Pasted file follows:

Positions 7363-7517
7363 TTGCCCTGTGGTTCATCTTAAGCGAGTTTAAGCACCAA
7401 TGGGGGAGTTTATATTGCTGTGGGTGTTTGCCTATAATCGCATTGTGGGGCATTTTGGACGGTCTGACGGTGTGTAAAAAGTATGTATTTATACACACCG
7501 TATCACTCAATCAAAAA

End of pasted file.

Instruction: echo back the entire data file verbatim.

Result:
Positions 7363-7517
7363 TTGCCCTGTGGTTCATCTTAAGCGAGTTTAAGCACCAA
7401 TGGGGGAGTTTATATTGCTGTGGGTGTTTGCCTATAATCGCATTGTGGGGCATTTTGGACGGTCTGACGGTGTGTAAAAAGTATGTATTTATACACACCG
7501 TATCACTCAATCAAAAA